A policy spotlight on energy efficiency in appliances and lights could see big climate gains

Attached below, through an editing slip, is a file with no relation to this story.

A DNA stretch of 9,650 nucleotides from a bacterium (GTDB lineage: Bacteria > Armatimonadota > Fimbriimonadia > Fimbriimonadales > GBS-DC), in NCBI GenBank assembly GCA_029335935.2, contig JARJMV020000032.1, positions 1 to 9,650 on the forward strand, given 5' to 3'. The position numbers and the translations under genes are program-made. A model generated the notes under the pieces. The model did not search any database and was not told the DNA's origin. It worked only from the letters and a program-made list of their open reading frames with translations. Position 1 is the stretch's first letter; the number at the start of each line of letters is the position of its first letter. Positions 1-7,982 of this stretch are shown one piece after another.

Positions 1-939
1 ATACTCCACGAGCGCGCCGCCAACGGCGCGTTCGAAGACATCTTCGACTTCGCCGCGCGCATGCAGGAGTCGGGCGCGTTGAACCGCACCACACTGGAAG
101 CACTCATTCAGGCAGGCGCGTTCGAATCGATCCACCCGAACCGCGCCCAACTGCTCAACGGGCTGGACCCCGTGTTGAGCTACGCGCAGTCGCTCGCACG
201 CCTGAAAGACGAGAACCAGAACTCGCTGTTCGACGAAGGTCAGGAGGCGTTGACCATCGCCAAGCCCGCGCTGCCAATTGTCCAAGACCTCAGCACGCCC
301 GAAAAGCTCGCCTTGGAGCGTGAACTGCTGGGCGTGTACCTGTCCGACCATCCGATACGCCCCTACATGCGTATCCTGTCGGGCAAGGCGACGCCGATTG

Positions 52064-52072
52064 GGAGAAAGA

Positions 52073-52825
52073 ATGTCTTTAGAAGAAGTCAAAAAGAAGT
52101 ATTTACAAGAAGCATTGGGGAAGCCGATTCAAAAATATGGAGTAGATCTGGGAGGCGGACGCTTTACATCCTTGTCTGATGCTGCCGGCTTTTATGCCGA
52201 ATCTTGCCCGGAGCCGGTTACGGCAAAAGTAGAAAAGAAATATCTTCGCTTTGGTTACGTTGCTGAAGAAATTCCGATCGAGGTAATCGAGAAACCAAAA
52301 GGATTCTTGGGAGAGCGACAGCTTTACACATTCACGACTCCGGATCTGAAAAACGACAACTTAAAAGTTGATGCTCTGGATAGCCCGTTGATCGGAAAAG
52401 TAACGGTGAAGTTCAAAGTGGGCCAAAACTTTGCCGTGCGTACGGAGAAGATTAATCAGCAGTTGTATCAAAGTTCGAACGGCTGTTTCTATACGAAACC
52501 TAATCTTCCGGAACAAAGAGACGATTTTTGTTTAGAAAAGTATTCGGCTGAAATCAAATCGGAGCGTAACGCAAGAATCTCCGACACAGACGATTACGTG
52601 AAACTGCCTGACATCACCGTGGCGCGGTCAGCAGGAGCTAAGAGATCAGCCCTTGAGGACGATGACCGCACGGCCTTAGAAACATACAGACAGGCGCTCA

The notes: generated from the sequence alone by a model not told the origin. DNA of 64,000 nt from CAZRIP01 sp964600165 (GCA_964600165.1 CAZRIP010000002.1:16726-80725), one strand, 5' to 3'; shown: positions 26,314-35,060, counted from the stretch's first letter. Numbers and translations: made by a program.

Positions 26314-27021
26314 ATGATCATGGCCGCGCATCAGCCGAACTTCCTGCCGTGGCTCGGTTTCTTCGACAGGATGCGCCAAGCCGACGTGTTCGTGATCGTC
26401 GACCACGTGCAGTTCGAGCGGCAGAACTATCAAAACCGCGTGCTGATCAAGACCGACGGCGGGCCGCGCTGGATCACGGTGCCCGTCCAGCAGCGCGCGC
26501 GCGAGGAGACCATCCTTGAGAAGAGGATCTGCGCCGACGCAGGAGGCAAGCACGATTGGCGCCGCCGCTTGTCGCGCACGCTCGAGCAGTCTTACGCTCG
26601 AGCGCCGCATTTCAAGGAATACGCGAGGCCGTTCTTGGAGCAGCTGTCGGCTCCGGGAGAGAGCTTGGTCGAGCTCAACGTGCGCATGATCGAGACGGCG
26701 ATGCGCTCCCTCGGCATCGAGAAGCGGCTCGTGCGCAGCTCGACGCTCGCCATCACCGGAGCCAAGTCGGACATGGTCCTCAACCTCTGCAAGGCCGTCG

As people around the world switch off their lights for “Earth Hour” this weekend, a new analysis shows the world could make huge reductions in global warming by simply adopting the highest existing energy related standards for lighting and appliances. This can be achieved at net zero costs for consumers and with substantial co-benefits to health. The Climate Action Tracker, as part of its decarbonisation series, released its analysis on the emissions reduction potential for lighting and appliances in buildings. If the highest existing minimum energy performance and labelling standards were applied globally, they could save around 4,500 TWh in 2030, the equivalent of closing 1,140 average coal-fired power plants (600 MW). The analysis looks at case studies such as in India where a programme to address the financial barrier of higher LED costs has sold more than 230 million LED bulbs to Indian households since 2014 (the demand has increased by 50 times). This resulted in electricity savings of more than 30 TWh annually and an avoided peak demand of 6,000 MW.